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CIH Cymru – In search of joint working

Catherine May previews upcoming research on how health, housing and social care are working together in Wales.

The Tyfu Tai Cymru project has partnered with the UK Collaborative Centre for Housing Evidence (CaCHE) to find examples of services that have been designed and delivered jointly between health, housing and social care.

We have been visiting projects across Wales which have led to people being able to stay in their own homes by avoiding hospital stays, having better access to specialist housing support and being able to access health and housing support in one area. By talking to people delivering these services we are seeking to understand what has made them successful and how we can build a national model for successful collaboration between different sectors.

Our report will be published in the Autumn and will set out the factors that support closer collaboration (including integration of services and less formal structures). We want to inform the development of service delivery structures within each sector by sharing the good practice and foster an environment that is enthusiastic about collaboration underpinned by high quality evidence and information. We are still in the writing up stage of the report so have lots to thinking still to do but we are able to share some initial reflections.

Firstly, none of this is rocket science. People, organisations and communities have been working together to deliver benefits to people’s lives for a very long time. Many of the people who work in housing, health and social care sectors understand why they need to work together to ensure that peoples homes are healthy, and that people can access good healthcare no matter where they live (including people who are homeless). Despite this, we are still not doing it enough – there are some fantastic projects but access to these services is still too dependent on postcodes and local resources.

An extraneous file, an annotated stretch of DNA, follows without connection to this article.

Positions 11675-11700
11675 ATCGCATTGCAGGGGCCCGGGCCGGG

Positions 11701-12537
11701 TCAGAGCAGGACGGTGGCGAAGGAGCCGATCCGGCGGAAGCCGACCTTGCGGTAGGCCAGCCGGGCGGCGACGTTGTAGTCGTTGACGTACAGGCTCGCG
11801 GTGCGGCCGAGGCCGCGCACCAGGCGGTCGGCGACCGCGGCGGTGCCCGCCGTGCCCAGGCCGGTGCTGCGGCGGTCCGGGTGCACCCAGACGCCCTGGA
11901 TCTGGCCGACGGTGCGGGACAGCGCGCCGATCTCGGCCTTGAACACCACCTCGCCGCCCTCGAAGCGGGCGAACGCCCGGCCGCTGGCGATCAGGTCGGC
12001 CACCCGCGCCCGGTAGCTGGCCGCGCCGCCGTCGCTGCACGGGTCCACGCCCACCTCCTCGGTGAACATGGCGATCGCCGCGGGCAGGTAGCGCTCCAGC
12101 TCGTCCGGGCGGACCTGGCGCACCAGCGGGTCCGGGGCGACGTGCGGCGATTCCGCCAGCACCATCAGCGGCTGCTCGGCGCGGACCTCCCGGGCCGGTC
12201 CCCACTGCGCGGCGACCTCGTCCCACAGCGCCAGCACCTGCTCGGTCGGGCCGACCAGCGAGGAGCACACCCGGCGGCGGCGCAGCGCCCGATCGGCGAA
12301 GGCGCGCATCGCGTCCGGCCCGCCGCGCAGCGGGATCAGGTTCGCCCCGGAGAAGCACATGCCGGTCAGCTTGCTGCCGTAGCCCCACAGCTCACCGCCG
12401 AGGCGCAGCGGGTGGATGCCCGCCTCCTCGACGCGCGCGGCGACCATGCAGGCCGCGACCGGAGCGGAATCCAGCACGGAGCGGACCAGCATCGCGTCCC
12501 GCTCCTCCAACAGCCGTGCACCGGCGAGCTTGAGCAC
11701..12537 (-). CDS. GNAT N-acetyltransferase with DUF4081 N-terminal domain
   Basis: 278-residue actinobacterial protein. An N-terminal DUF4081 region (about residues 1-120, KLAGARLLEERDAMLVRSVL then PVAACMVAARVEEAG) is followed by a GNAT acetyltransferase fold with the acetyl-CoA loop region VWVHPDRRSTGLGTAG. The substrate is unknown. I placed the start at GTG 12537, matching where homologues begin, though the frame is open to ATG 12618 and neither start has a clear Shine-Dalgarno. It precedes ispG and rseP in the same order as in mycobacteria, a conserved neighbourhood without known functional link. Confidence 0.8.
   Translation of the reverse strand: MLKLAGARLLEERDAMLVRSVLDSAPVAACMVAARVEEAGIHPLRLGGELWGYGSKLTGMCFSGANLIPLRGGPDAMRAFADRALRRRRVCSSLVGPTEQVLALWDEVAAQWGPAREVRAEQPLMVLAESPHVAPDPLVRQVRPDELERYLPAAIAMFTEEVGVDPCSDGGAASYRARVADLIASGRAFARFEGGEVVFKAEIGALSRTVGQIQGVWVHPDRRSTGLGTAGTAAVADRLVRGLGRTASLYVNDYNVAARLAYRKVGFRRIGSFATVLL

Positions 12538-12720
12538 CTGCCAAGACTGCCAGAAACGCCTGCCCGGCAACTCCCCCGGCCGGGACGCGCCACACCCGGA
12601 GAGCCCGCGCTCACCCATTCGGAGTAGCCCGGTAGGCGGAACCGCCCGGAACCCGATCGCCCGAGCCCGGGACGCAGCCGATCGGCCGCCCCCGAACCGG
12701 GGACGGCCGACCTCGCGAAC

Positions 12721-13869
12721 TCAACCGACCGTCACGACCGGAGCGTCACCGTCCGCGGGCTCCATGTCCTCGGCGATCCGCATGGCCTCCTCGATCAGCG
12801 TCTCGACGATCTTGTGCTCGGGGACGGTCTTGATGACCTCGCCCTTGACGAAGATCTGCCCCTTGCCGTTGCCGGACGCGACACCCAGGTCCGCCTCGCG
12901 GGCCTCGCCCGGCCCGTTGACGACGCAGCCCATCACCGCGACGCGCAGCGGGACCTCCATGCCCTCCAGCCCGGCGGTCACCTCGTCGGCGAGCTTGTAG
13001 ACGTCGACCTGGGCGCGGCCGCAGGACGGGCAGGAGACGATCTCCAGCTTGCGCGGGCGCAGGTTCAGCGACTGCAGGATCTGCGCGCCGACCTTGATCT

Some examples of the projects we are learning from have been the development of health and housing hubs which act as one-stop shops for people to access a range of services and therefore alleviating the pressure on GPs. We have met with services which go to where people are (in particular for people living on our streets or in very temporary accommodation).

The issue of delayed discharge from hospitals has been addressed by several projects who work to ensure people have somewhere safe to go to that will help them can stay away from hospital for as long as possible? We have spoken to projects which focus on how to keep people and services in their local area, addressing the issue of people being sent far from home.

Lastly, the role of regional and national formal and informal collaborations which bring structure, support and credibility.

We will bring together the key factors that have made these projects deliver success and look to how we can replicate this so people benefit across Wales.

Catherine May is manager of Tyfu Tai Cymru

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